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The longevity gender gap

Updated: May 29


...and what you can do about it


More than 30 years ago, Men Are from Mars, Women Are from Venus was a blockbuster bestseller. The nonfiction book explored the differences between men and women, concluding that, at times, it's almost as if men and women are from different planets.

 

The truth is there are big differences between genders, especially when it comes to health and longevity. Women now live more than six years longer than men, on average. And that gap continues to grow.

 

There are lots of reasons for these life expectancy differences, including the fact that men are 50% more likely to die of heart disease than women. Men also tend to avoid doctors and skip routine health screenings, which can mean they don’t get treated for chronic conditions like high blood pressure and cholesterol.

 

Men: If you’re ready to change that statistic and learn what it takes to live healthier — and longer, start here.

 

Eat your medicine

The old adage is true: You are what you eat. The food you consume influences everything from your energy levels to your risk for diseases. That makes good nutrition crucial to your overall well-being.

 

Instead of viewing food as just calories, work to shift your mindset. Look at it as medicine that can help you avoid or manage chronic conditions. Focus on a diet full of nutrient-dense whole foods like vegetables, fruits, beans, legumes, whole grains, nuts and healthy fats. And limit your intake of processed foods, added sugars and unhealthy fats.

 

When you make this eating pattern a way of life, it can reduce inflammation, help you achieve a healthy weight and lower your risk for chronic conditions.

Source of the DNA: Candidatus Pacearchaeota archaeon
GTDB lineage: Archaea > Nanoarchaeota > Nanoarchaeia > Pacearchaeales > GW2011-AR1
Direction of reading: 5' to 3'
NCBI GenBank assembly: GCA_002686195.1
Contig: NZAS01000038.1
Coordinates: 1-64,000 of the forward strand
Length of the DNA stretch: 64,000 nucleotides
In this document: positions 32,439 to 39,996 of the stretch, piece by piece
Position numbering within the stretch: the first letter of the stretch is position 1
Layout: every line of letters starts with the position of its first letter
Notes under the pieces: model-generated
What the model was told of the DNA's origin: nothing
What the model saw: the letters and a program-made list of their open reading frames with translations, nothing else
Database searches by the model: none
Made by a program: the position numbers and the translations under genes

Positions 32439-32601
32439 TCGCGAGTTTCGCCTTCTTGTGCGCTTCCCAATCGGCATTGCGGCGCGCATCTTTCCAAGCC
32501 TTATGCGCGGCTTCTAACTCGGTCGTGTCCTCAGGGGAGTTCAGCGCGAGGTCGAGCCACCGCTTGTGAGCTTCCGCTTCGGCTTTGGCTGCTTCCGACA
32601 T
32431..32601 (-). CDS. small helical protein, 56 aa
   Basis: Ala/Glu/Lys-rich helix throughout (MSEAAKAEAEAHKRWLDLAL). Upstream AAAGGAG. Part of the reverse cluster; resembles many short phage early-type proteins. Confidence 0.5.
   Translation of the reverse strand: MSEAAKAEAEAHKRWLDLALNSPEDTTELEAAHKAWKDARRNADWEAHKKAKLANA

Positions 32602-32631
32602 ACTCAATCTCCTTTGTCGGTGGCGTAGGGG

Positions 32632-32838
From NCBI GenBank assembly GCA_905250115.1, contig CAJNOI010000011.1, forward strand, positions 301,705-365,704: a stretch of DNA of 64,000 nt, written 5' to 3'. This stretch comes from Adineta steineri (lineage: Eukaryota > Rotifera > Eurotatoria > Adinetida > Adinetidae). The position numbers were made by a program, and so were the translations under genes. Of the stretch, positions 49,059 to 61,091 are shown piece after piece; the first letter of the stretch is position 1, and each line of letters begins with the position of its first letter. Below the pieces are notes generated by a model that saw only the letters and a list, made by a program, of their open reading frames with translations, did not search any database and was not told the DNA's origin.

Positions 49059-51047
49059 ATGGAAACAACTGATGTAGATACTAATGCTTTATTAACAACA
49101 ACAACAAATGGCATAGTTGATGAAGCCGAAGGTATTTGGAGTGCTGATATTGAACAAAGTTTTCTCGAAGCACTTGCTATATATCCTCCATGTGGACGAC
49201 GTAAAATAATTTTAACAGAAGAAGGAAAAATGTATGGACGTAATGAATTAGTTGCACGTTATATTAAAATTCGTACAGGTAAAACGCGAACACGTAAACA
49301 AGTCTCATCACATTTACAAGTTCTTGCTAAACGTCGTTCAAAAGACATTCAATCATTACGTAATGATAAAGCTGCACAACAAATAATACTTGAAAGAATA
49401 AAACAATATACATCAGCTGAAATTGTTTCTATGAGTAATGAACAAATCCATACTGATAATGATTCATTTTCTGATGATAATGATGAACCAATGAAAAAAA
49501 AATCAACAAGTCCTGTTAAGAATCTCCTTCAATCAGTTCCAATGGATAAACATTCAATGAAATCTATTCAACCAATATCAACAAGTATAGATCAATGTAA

June is Men's Health Month, a great time to take advantage of all the resources MNPS offers to support your health and well-being.

 

Rest and run (or walk)

Sleep and physical activity are essential components of men’s health. Insufficient sleep can disrupt hormones, impair brain function, reduce immunity and increase disease risks. Most adults need 7-9 hours of quality sleep each night.

 

Physical activity boosts cardiovascular fitness, muscle strength, flexibility, and physical and mental energy. Aim for at least 45 minutes of moderate activity most days of the week. For example, try brisk walking five times each week and doing some strength training three days a week. Even small adjustments — like taking the stairs and standing more throughout the day — can help.

 

Check your numbers

Pay close attention to key metrics like blood pressure, cholesterol levels, blood sugar and waist circumference. Work with your doctor to monitor these numbers and make lifestyle changes if they’re outside the healthy range. Getting recommended preventive screenings can dramatically improve your health outlook.

 

Protect your mental health

Conditions like depression, anxiety and stress can significantly impact your quality of life. Practice self-care through counseling or other healthy outlets. Pursue enjoyable hobbies and learn to manage unhealthy thought patterns. Emotional and mental wellness is just as vital as physical wellness.


 

The 90-day Men’s Health Challenge will guide you step-by-step through each of the above items. The next cohort begins June 24. Learn more or join today

 

  

Source: Harvard Health

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